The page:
The future of the left since 1884

The inequality of happiness

On Friday the Office for National Statistics (ONS) will publish its latest GDP estimates, which many economists expect to show a marked improvement in UK growth. Not so very long ago an orthodox, if not unarguable, view was that improved...


On Friday the Office for National Statistics (ONS) will publish its latest GDP estimates, which many economists expect to show a marked improvement in UK growth. Not so very long ago an orthodox, if not unarguable, view was that improved growth data also signalled a similar pattern in national well-being.

But today concerns about the accuracy of GDP are being brought into official purview by work such as the ONS’ Measuring National Well-being programme (MNW), which today releases new data on personal life satisfaction for 2012-13. This turn towards wider measures of well-being as objects of statistical enquiry does not mean we are now beyond GDP, but it does provide an opportunity to think about ‘GDP and beyond’.

These questions are not new, of course. Economists have long recognised that the narrow pursuit of growth incentivises activities which, while officially registering progress, can generate harmful consequences or ‘externalities’ in other areas of life. However, in the context of recession these questions have assumed a special salience. As policy makers have struggled to deliver growth in GDP, progress – as officially measured – has been on hold.

Today’s release by the ONS is only one part of an ambitious programme measuring all of the factors contributing to well-being. But it is the first release by the ONS exploring the regional variation in personal well-being across the UK.

The aggregate picture from the survey is more positive than you might expect. Modest improvements are found across measures of life satisfaction, sense of worthwhile and anxiety compared with 2011-12. While Scotland has the largest proportion of people reporting very low levels of anxiety, Northern Ireland enjoys the largest proportion of people reporting very high levels of life satisfaction, worthwhile and happiness. Across the four indicators measured by the ONS one finds high levels of low personal well-being in Wales.

We can begin to explain this variation by reference to more traditional indicators such as GVA, a measure of economic output in different regions and places, or labour market statistics such as unemployment.

Given what we know about the damaging impacts of unemployment on mental health and subjective well-being, we would assume that this could tell us something about the high proportion of people in Wales reporting low levels of life satisfaction – the country’s unemployment rate is currently the highest in the UK. But as the ONS note, standard economic indicators can’t explain all the variation in the 2012-13 study. Despite the fact that England enjoys the highest GVA per head in the UK its average personal well-being ratings across the ONS’ measures are very low.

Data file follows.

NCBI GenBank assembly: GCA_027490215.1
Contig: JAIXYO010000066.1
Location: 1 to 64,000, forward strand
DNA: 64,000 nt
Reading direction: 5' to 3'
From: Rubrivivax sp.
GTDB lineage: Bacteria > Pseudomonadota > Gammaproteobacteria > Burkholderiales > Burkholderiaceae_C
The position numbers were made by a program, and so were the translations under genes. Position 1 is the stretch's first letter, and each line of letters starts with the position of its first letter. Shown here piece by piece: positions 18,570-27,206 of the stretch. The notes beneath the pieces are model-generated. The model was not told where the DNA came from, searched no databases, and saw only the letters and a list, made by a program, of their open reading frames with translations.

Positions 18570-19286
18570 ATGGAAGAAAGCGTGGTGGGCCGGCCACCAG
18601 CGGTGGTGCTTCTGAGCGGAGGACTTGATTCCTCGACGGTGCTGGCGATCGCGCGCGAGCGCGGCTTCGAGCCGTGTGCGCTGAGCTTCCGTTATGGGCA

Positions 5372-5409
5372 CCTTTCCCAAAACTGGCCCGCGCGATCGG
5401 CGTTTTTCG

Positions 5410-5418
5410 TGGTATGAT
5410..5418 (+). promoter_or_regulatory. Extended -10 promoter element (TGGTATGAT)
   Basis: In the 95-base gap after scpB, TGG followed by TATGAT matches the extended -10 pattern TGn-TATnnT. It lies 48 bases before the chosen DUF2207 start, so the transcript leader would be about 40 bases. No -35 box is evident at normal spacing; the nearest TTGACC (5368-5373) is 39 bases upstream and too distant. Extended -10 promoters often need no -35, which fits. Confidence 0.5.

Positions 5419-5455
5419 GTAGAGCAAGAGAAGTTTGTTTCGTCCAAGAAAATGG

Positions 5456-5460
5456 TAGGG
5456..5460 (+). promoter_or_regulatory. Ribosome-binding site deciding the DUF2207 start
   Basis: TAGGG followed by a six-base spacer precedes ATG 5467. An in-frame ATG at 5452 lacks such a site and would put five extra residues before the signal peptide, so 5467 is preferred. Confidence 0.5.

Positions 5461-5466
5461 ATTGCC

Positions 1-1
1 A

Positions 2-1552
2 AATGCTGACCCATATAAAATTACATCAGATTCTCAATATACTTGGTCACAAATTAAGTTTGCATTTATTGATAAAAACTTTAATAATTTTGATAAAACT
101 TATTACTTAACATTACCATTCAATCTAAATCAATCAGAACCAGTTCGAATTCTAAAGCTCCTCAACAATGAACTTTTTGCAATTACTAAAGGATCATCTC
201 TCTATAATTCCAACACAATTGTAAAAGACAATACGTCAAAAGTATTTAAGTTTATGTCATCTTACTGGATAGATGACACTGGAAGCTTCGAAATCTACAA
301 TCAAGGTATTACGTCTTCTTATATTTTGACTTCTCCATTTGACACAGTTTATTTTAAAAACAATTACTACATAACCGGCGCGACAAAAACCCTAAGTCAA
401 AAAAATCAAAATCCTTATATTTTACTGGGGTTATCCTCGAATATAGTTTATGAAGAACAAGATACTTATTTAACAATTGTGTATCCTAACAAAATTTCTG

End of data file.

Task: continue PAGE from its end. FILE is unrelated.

The UK has an uneven economic geography and there is now significant concern about the long-term impacts of spatial inequality between the English regions. Today’s ONS release confirms a picture of the South East pulling away from the rest of the UK, reporting high average levels of personal well-being.

While the North East reported disproportionately low levels of personal well-being across indicators such as life satisfaction and sense of worthwhile, the ONS highlights higher than average levels of anxiety and poor ratings of life satisfaction in London. These findings reflect the economic disadvantage of many regions outside of the South East. Although London performs strongly as a region across a suite of economic indicators, sub-regional variation between its many different areas are also strongly pronounced.

So rather than demonstrate our post-crisis age is one moving ‘beyond GDP’, today’s figures and others from the MNW programme give reason to think that growth remains vital if not sufficient to national well-being and prosperity.

The question is: where is growth generated and how it is shared? The equivalence between the UK’s economic imbalances and its reported levels of well-being can’t tell us everything about what would make the nation happier. But it indicates that addressing these inequalities would go a good way to promoting well-being in the future. That’s something keep in mind when looking at Friday’s GDP figures.

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